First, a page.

Impairments and activity limitations in subjects with chronic upper-limb complex regional pain syndrome type I.
OBJECTIVE: To determine the degree of impairments and activity limitations and their interrelationship in complex regional pain syndrome type I (CRPS type I). DESIGN: Cross-sectional study interrelating impairments and objectively measured activity limitations. SETTING: Ambulatory and home environment. PARTICIPANTS: Thirty nonacute upper-limb CRPS type I subjects. INTERVENTIONS: Not applicable. Main outcome measures Sensory, motor, and autonomic impairments, as well as activity-limitation outcome measures. The latter were objectively measured with a novel upper-limb activity monitor (based on ambulatory accelerometry). RESULTS: All subjects were impaired to some degree but with a large variability with respect to magnitude. Regarding activity limitations, the involved upper limb was clearly less active (lower intensity and percentage of activity) than the noninvolved side. Impaired active range of motion (adjusted R(2) range, 18%-39%) and grip strength (adjusted R(2) range, 12%-45%) were the most important factors explaining variance in activity limitations. CONCLUSIONS: All subjects were still impaired nearly 3 years after the causative event. The involved upper limb was also clearly less active than the noninvolved side, especially when the subjects were sitting and when the dominant side was involved. The more impairments a subject had, especially motor impairments, the more activity limitations were present.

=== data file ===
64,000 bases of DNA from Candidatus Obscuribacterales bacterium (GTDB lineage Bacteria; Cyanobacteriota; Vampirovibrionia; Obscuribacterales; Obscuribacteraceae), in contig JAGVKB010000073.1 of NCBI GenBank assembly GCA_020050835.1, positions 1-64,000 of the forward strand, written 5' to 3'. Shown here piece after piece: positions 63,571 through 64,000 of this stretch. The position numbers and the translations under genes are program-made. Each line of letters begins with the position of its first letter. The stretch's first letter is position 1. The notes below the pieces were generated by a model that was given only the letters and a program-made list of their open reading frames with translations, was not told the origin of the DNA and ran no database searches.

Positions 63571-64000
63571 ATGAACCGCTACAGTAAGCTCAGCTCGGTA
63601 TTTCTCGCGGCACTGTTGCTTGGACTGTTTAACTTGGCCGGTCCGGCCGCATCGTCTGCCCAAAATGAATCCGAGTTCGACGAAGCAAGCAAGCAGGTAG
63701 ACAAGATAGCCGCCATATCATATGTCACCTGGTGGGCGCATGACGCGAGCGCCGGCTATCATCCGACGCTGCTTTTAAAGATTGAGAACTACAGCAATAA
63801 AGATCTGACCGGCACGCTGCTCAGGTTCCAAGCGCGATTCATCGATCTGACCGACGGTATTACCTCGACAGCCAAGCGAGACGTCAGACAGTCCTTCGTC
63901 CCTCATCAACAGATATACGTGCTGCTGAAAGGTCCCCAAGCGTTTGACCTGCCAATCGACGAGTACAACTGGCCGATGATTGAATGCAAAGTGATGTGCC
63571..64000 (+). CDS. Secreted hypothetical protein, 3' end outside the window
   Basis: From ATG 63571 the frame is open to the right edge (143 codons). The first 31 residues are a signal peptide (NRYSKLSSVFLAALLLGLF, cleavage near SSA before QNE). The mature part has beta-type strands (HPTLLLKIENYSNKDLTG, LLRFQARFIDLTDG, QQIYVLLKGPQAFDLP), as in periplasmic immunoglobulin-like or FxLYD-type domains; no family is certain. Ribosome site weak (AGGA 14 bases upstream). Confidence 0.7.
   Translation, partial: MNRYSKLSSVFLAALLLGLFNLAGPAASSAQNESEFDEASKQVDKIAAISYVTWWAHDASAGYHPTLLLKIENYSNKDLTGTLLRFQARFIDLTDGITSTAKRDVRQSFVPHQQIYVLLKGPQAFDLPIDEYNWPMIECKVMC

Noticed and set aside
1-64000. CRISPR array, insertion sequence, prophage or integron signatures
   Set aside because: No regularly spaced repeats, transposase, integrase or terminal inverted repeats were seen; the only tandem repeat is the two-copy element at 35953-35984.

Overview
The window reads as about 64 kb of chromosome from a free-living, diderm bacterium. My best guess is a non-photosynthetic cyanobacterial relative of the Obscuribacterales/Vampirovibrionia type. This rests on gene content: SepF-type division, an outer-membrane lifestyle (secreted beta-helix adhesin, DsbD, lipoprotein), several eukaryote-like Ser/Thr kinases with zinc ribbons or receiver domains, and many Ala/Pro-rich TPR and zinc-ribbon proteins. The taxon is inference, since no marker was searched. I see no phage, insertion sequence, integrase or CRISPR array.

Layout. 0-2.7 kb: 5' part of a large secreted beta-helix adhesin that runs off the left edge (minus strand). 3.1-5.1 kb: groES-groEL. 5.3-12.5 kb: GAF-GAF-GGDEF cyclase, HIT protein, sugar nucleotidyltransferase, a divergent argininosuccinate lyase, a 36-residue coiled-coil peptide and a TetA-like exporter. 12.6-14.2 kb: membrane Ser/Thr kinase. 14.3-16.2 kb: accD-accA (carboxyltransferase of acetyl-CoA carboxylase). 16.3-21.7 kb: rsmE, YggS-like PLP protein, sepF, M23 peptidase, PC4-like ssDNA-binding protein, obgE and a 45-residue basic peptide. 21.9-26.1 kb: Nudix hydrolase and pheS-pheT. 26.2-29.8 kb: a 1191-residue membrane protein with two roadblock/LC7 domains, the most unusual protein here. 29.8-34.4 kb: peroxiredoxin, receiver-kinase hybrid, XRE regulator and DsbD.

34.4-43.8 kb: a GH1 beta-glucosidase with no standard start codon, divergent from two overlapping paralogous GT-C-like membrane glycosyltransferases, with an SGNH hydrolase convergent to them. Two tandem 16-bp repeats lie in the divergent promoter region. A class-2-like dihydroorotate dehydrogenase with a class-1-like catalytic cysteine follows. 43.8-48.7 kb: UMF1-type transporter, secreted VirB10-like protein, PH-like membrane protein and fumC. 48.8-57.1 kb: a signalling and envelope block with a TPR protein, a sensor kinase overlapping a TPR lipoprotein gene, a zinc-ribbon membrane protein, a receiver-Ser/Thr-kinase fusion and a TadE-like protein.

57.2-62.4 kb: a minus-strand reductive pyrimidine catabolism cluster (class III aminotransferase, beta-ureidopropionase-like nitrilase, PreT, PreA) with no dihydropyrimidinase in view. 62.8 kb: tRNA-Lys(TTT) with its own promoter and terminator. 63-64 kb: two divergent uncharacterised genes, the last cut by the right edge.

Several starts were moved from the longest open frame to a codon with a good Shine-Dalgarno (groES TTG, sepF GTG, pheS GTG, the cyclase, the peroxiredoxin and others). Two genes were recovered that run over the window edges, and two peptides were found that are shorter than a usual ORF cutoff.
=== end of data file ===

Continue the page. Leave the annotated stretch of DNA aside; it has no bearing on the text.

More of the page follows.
|Keywords||Adult, Aged, Aged, 80 and over, Arm/physiology, Complex regional pain syndromes, Cross-Sectional Studies, Female, Hand Strength, Humans, Limitation, Male, Middle Aged, Range of Motion, Articular, Reflex Sympathetic Dystrophy/*rehabilitation|
|Persistent URL||dx.doi.org/10.1016/j.apmr.2003.06.026, hdl.handle.net/1765/22115|
Schasfoort, F.C., Bussmann, J.B.J., & Stam, H.J.. (2004). Impairments and activity limitations in subjects with chronic upper-limb complex regional pain syndrome type I.. Archives of Physical Medicine and Rehabilitation, 85(4), 557–566. doi:10.1016/j.apmr.2003.06.026